When the Iowa City Public Library (ICPL) launched its Local Music Project at music.icpl.org, an effort that makes the music of local musicians freely available to Iowa City library cardholders, it may not have expected the nationwide interest it received. The Project made waves around the country, getting the attention of librarian.net and other venues, despite being only a few weeks old. So far, there are 49 albums available, and the list is growing.
One of the aspects of the project is that the music is freely available to the Iowa City cardholder to keep forever. Senior Librarian John Hiett said of the payment model, “Typically we pay $100 per record, with a few exceptions. This leases us the right to offer cardholders the right to download and keep the music. The lease runs two years, but the downloads are forever. Authentication software restricts access to our immediate service area.”
The local nature of the project, with its strong sense of place, may be part of its appeal. Artist Catfish Keith said despite touring worldwide he prefers to release his music on his Iowa City-based independent label and remain part of the local scene, and artist Tara Dutcher told LJ that her music students think it’s amazing to have such a resource of their local musical heritage.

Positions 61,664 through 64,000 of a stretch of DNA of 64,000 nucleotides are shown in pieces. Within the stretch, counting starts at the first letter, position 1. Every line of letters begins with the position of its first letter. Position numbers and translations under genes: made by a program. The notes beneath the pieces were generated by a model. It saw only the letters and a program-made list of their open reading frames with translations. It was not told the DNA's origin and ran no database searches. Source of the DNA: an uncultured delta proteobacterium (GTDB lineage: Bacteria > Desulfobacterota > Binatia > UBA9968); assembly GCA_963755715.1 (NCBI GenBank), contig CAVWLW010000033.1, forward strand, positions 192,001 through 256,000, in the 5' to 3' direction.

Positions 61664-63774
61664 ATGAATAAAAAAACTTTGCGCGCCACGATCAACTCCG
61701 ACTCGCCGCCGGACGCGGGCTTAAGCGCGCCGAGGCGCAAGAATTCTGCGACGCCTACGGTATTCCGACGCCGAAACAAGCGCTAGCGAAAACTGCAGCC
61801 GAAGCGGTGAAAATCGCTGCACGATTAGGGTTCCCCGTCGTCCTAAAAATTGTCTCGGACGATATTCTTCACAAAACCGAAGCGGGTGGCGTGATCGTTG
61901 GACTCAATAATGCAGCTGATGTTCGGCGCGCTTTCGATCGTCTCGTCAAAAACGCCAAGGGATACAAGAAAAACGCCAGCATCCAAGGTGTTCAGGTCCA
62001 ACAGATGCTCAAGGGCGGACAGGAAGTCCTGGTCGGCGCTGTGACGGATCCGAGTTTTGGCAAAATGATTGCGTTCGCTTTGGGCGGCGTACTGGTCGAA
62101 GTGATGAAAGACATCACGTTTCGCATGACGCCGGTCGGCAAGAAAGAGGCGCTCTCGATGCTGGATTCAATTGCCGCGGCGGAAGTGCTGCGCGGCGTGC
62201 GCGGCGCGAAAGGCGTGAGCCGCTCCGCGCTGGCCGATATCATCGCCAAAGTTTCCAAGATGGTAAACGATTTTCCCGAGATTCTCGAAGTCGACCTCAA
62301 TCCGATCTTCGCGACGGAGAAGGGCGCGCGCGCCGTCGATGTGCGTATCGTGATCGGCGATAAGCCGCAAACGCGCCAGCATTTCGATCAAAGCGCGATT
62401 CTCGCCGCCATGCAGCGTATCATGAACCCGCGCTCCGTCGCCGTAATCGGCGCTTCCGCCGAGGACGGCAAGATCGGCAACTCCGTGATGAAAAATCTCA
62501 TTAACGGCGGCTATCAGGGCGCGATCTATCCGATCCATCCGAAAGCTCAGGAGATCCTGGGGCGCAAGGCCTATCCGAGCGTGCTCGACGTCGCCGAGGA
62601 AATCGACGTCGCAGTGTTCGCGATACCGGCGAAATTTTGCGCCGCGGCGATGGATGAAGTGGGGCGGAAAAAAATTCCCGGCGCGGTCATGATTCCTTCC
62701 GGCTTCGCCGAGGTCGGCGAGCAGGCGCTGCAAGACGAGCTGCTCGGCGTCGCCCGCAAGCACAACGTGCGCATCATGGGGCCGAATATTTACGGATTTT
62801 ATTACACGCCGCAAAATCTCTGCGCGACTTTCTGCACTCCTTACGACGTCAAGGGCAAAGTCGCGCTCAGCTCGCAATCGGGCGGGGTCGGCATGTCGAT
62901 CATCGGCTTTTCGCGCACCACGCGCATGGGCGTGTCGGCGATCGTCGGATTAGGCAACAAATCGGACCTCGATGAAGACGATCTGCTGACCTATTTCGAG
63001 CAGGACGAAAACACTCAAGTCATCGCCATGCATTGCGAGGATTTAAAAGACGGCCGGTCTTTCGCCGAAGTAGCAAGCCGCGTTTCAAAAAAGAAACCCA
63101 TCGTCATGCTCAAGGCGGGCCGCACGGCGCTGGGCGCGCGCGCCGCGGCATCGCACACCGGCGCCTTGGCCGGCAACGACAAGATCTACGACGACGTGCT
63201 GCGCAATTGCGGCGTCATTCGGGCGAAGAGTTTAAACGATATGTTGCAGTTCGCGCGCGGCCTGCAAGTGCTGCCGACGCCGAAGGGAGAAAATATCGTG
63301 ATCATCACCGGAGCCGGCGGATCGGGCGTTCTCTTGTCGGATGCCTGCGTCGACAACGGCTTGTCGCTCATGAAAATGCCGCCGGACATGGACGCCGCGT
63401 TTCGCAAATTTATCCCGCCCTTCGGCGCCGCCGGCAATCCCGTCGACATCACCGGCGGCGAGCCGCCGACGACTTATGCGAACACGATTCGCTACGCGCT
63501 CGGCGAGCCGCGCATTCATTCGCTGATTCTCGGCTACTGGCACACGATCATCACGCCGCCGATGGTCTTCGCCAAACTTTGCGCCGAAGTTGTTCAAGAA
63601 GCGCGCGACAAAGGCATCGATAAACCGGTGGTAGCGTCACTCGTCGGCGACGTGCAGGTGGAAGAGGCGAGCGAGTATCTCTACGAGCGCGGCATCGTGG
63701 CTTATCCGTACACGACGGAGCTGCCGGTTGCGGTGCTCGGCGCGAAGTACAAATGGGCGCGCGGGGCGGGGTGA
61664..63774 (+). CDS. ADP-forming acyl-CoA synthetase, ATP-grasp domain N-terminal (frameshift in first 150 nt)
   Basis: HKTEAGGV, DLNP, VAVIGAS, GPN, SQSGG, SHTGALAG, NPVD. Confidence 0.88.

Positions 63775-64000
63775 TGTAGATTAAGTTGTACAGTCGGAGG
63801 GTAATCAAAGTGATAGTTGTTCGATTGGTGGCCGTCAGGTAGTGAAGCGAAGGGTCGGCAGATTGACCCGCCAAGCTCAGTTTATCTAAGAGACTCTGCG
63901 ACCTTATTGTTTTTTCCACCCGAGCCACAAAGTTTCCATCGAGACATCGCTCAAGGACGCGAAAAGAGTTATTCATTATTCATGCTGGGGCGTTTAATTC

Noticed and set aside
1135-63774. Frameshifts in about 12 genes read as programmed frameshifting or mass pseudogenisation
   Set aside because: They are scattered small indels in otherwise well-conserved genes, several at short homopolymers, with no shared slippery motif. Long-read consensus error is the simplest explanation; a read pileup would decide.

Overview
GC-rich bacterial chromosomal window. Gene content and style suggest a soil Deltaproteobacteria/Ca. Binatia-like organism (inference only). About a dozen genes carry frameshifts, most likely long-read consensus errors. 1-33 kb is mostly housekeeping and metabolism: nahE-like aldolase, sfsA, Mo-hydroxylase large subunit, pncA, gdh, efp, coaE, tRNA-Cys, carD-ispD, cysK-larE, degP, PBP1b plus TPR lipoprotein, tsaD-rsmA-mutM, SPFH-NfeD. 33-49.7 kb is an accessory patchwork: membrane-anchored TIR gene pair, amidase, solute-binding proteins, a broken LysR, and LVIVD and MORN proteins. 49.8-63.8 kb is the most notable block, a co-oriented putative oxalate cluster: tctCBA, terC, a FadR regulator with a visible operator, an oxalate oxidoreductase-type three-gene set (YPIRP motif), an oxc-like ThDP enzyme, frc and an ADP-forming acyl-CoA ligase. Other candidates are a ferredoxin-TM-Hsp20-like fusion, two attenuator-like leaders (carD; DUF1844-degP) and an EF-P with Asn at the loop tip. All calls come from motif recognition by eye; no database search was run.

The artists involved appreciate the opportunity to reach a wider audience. Artist Patrick Bloom said ICPL’s Local Music Project enables “anyone with a library card and an interest can discover local music, whether or not they are already familiar with me specifically or not.”
None of the artists interviewed had any reservations about the licensing agreement, and mostly seemed happy just to have their music reach a wider audience. As Bloom said, “The ICPL has offered the artists involved a basic licensing fee, which seems appropriate to me. The library is a community resource and shouldn’t be considered a profit center… I’m happy to have my music offered to folks who may not have heard of me previously, and who may then share their excitement about the music with others.”
Ultimately, Hiett hopes to grow the project beyond its hometown roots. Said Hiett, “My wilder dreams include a statewide consortium, that could offer musicians some real money, and library users a much wider selection.”